Life through a lens

CSE 558 Project One – Spring, 2006
Leith Caldwell

The various images taken with different shutter speeds.

"Office" scene. Fourteen pictures of a static scene taken at different exposure times, photographed using a Nikon CoolPix 990 digital camera with aperture f/2.5. The original image resolution is 2048 × 1536. The exposure times are, from darkest to brightest, 1/1000, 1/500, 1/250, 1/125, 1/60, 1/30, 1/15, 1/8, 1/4, 1/2, 1, 2, 4 and 8s.

The challenge

The goal of this project was to provide some experience in photometric and geometric callibration of a digital camera for High Dynamic Range (HDR) scenes and allow exposure to some of the larger problems in the area of 3D Photography.

The response curves for the captured sequence of images, on a logarithmic scale.

The response curves for the captured sequence of images, on a logarithmic scale. Something has clearly gone wrong.

The how

The approach I took was to try and implement the photometric callibration system of Robertson et al.1 I captured a series of images from my office with different shutter speed settings, then resampled them down from ~9MB to ~220KB files.

The challenges I came across were:

For Geometric callibration I used Jean-Yves Bouguet's camera calibration toolbox. Here are the relevant results:

The response curves generated by by the max.hdrgen sequence.

The response curves generated by by the max.hdrgen sequence.

%-- Focal length:
fc = [ 2399.876327121294707 ; 
       2345.810520713514506 ];

%-- Principal point:
cc = [ 1026.063110892636814 ; 
        778.955453792131834 ];

%-- Skew coefficient:
alpha_c = 0.000000000000000;

%-- Distortion coefficients:
kc = [ -0.272253860746257 ; 
        1.744306754823821 ; 
        0.001297212055343 ; 
       -0.002004185676521 ; 
        0.000000000000000 ];

%-- Focal length uncertainty:
fc_error = [ 7.435930729555596 ; 
             6.207799135965808 ];

%-- Principal point uncertainty:
cc_error = [ 14.359341199609478 ; 
             12.650806011654399 ];

%-- Skew coefficient uncertainty:
alpha_c_error = 0.000000000000000;

%-- Distortion coefficients uncertainty:
kc_error = [ 0.036374536223011 ; 
             0.877366757914935 ; 
             0.001104762212628 ; 
             0.001045178942635 ; 
             0.000000000000000 ];

Reality Check

The colorcheck image sequence after my max response curve was applied.

The colorcheck image sequence after my max response curve was applied.

By taking the response curve, shown above on the right, from the max.hdrgen set and applying it to the colorcheck image dataset, the image below on the right was generated. From this, the relative intensities of the 6 greyscale patches (the bottom row) were computed.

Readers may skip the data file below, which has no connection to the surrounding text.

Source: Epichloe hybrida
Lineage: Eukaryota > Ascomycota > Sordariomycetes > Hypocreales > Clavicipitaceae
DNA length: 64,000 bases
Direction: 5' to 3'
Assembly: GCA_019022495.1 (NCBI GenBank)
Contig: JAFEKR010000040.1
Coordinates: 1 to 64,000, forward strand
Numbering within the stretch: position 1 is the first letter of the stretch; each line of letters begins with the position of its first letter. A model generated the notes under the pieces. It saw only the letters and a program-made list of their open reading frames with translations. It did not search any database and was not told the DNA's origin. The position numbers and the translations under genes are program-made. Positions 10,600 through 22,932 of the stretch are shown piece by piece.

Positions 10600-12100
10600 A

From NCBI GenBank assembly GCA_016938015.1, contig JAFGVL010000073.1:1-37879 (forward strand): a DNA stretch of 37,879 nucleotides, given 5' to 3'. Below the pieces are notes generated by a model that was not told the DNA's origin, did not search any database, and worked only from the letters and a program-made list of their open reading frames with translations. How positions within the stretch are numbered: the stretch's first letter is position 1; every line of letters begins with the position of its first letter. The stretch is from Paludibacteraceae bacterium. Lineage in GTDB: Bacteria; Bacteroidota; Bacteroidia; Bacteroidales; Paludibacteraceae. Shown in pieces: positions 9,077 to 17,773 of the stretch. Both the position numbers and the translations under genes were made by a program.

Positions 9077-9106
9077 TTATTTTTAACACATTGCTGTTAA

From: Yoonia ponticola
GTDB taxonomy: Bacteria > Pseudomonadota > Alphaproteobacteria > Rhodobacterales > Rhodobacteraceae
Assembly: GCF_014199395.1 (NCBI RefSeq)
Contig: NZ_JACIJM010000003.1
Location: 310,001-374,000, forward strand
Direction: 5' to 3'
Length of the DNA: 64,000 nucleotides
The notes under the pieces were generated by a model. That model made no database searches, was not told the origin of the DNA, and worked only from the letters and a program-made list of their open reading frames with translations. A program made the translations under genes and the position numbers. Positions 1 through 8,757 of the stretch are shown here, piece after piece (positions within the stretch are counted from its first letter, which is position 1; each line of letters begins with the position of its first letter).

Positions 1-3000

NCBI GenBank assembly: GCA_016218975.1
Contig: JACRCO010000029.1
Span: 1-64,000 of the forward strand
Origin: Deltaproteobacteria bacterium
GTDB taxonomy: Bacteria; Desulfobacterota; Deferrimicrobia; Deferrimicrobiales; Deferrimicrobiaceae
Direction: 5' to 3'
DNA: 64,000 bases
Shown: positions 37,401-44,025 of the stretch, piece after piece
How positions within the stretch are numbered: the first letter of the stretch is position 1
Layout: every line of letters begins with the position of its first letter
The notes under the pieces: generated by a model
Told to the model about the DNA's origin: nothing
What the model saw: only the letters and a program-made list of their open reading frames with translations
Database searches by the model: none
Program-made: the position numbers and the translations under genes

Patch Relative Intensity Expected Intensity % difference (actual) % difference (relative)
1 1.0 1.0 N/A
2 0.669 0.657 1.2% 1.8%
3 0.369 0.402 -3.3% -8.2%
4 0.196 0.220 -2.4% -10.9%
5 0.091 0.100 -0.9% -9%
6 0.038 0.035 0.3% 8.6%

Changes to the original plan

During the development of this project, a few things became clear about my original plan that needed to change.

Matlab in action!

Matlab in action!

The Camera
It was not the easiest thing in the world to figure out what to push and how to operate it, even aided by the manual. In addition, all the batteries in the system had died. After replacing the batteries in the remote for the system (the DigiSnap 2000) it was determined that the remote couldn't change the shutter speed anyway, so all of the pictures would need to be manually taken.

The Scope
This was a very challenging project to understand and attempt to translate the right equations into code, so my technical limitations became very apparent from early on in the process.

The (erroneous) HDR image generated by my algorithm.

The (erroneous) HDR image generated by my algorithm.

The result

After all that, I have an implementation of the Robertson et al. photometric callibration system that has several issues with response curve convergence but performs reasonably well against the project benchmark.

There is always more you can do

In addition to doing comparisons with different geometric calibration toolkits, there are a number of things that could be implemented to extend the scope of the project. These include, as mentioned in the project outline, enforcing a monotonic and/or smooth response curve, investigating the influence of the input images on the response curve recovery and much more.

Resources & Related work

X-Win32 X-server, tools - for making the whole Linux-remoting-development process much easier.

1. Mark A. Robertson, Sean Borman, and Robert L. Stevenson. Estimation-Theoretic Approach to Dynamic Range Improvement Using Multiple Exposures. Journal of Electronic Imaging, vol. 12, no. 2, pages 219--228, April 2003.


Thanks to Christian Fuchs for helping me get my brain back into the programming hot seat and for being extremely helpful and constructive even when I was tearing my (not inconsiderable amount of) hair out. Thanks also to Michael Goesele for assigning me an opportunity to extend my capabilities and teaching me something challenging and new.